Tommy Wallach is one of those authors that I had been wanting to read one of his books for a while but I never got around to purchasing it. Then he comes out with a new book and I cannot pass it up in the book store. I am so glad I did not pass this one up.
Thanks for the Trouble follows Parker, who was in the car accident when he was 11 years old that resulted in his father dying. Since then Parker has refused to speak. He doesn’t really try that hard in school and doesn’t have anyone he would consider a friend. He spends most of his time hanging out in hotel lobbies where he steals from people. It is there that he meets a silver haired girl named Zelda who he promptly steals thousands of dollars from her. Only he goes back and she strikes a deal with him. He has to apply to college and she will let him spend all of her money with her. There is a catch though. Zelda is waiting for a phone call and once she receives that phone call she plans to jump off the Golden Gate Bridge. Parker then sets out to convince Zelda that life is still worth living, no matter how much she claims to have lived enough life.
One thing I really liked about this book was the way it was written. It was written in first person as a college application essay by Parker. At times it really felt like Parker was talking to me personally. Or like I was the person reading his college application. He was applying for the creative writing programs so there were short stories written by Parker in the middle of the story. There were only three of them but man do I wish there had been more. They weren’t very long and the fell under the fairytale/fantasy section but they were so good. I want Wallach’s next book to be about some mystical fantasy land with dragons and knights. He wrote it so well. I really enjoyed those.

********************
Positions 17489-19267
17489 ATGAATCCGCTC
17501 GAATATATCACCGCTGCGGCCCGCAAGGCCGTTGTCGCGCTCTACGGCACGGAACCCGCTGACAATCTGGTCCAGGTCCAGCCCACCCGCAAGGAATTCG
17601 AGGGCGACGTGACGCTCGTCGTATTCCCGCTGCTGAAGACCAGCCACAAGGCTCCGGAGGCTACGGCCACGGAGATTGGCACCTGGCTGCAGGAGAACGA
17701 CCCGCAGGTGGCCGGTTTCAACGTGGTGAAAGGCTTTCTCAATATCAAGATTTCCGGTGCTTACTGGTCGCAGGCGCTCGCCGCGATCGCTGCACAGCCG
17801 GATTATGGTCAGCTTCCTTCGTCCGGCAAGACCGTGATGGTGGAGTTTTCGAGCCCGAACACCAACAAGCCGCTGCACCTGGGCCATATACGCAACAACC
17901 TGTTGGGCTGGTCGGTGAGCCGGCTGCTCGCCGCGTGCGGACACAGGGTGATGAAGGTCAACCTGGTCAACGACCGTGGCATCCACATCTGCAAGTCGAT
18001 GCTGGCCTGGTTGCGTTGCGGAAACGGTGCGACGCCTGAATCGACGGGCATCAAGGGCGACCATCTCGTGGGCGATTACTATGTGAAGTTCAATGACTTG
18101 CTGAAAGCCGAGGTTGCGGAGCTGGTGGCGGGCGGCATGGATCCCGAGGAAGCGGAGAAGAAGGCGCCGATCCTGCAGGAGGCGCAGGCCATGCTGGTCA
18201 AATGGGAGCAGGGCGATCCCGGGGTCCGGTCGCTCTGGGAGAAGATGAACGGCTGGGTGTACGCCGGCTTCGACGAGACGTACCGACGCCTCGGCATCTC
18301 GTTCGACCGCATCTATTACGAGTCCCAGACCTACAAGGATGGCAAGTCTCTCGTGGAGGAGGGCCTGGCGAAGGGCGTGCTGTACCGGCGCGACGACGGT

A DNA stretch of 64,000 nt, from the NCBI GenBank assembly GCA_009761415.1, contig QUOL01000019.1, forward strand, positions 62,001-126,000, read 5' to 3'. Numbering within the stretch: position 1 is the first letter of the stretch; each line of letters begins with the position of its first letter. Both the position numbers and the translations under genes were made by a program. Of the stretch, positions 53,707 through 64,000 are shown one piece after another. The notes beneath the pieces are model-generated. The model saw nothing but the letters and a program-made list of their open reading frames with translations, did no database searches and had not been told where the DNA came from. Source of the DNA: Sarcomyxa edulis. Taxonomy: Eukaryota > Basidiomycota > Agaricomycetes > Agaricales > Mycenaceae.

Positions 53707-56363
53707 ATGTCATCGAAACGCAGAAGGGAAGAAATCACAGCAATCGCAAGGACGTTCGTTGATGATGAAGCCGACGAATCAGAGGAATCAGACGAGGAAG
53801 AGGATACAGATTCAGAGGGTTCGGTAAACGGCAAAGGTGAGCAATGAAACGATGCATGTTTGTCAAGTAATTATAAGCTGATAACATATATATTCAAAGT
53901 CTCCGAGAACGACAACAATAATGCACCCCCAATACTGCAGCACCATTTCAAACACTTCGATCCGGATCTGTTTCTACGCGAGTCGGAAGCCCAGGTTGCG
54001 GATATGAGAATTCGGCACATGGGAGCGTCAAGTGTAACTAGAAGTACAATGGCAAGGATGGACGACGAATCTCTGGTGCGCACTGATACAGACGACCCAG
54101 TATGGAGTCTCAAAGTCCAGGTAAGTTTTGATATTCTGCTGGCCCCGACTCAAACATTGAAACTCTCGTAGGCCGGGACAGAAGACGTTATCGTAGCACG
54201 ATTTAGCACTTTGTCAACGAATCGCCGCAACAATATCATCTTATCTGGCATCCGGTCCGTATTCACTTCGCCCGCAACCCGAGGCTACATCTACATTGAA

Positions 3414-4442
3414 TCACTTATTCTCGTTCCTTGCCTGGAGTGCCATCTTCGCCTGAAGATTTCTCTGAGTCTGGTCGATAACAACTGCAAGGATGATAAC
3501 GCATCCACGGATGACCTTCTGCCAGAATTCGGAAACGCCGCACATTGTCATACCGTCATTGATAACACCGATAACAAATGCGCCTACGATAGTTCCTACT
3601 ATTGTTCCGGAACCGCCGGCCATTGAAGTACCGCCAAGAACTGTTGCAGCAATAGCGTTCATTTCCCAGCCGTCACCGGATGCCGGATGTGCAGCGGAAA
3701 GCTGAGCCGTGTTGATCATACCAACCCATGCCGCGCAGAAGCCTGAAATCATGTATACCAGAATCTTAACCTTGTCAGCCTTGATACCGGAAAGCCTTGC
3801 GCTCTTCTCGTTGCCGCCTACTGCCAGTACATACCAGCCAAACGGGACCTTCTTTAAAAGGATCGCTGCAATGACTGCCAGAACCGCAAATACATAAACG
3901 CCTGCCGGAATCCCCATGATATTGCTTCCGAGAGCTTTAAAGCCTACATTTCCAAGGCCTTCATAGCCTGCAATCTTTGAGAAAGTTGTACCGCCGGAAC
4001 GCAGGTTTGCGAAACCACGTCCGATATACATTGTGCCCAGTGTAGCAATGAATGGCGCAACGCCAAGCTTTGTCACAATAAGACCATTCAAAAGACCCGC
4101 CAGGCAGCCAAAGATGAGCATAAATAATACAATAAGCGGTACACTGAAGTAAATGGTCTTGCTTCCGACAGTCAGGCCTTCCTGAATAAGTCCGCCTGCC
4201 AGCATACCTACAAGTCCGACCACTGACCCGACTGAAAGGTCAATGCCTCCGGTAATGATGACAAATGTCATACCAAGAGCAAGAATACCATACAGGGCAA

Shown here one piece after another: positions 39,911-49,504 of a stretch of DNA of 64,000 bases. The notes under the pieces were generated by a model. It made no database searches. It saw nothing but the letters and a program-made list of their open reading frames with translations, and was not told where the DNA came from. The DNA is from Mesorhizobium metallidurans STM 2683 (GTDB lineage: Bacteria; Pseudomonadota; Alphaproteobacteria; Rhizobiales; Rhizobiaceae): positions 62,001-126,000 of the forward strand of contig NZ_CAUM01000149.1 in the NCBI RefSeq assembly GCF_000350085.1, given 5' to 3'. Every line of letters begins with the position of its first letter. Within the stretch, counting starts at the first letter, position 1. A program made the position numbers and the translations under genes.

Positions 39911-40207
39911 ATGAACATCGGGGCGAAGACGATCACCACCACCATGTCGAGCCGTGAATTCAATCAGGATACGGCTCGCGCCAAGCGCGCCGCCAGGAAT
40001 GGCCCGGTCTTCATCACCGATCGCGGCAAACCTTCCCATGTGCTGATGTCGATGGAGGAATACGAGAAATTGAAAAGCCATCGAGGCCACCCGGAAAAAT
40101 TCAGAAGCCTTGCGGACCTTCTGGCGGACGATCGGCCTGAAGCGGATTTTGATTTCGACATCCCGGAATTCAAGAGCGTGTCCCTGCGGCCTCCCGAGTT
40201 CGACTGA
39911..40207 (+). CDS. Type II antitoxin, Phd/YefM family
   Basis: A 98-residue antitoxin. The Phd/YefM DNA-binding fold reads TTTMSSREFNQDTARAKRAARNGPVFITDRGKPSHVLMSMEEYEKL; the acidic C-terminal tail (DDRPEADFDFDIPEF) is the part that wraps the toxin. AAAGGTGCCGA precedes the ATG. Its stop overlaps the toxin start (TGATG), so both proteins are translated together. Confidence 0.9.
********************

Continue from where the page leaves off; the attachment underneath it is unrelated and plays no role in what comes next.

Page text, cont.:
I also really enjoyed Parker’s character. He felt so realistic. He had several flaws and made several bad decisions but he never tried to pretend like he didn’t make them or that they were someone else’s fault. He owned up to his mistakes. He skipped school, he robbed people, he cussed openly and freely. He wasn’t this picture perfect character that I often see in books. He was more like someone I could meet in real life.
There were some frustrating parts of the plot. A lot of the different things that the characters do seemed way to unrealistic to me. Like the fact that Parker robbed people constantly in hotels. How had he never once been caught? He was also not questioned a lot when he went places. How could a 17 year old sitting alone in a hotel lobby not be questioned once? How could a 17 year old just walk into a hospital and get sent to a room without showing he knew the patient in that room? Just a bunch of little things in the plot that bugged me.
Warning there may be what some considered spoilers appearing so read at your own risk.
I did not like Zelda’s character that much. Zelda’s character claims to be 246 years old. Whether or not you believe her is left up to you pretty much the entire book. Parker doesn’t believe until near the end. But this wasn’t what I disliked about Zelda. I liked this idea that she had been alive and 18 years old for 246 years. What I did not like was how she handled her situation. Parker repeatedly asked her to prove herself and prove that she was telling the truth and she brushed it off like she couldn’t explain it. In my opinion all she had to do was show him pictures of her. The camera was invented at some point in her 246 years of life so there had to have been pictures of her. She also handled things in a frustrating fashion for someone who had been living for so long. I would think she would have more common sense than her character did. It was often quite frustrating dealing with her character.
Overall it was a different book from what I had expected when I picked it up. That is not necessarily a bad thing. It was a good read if you want to read a book full of good writing but not the most pleasing storyline.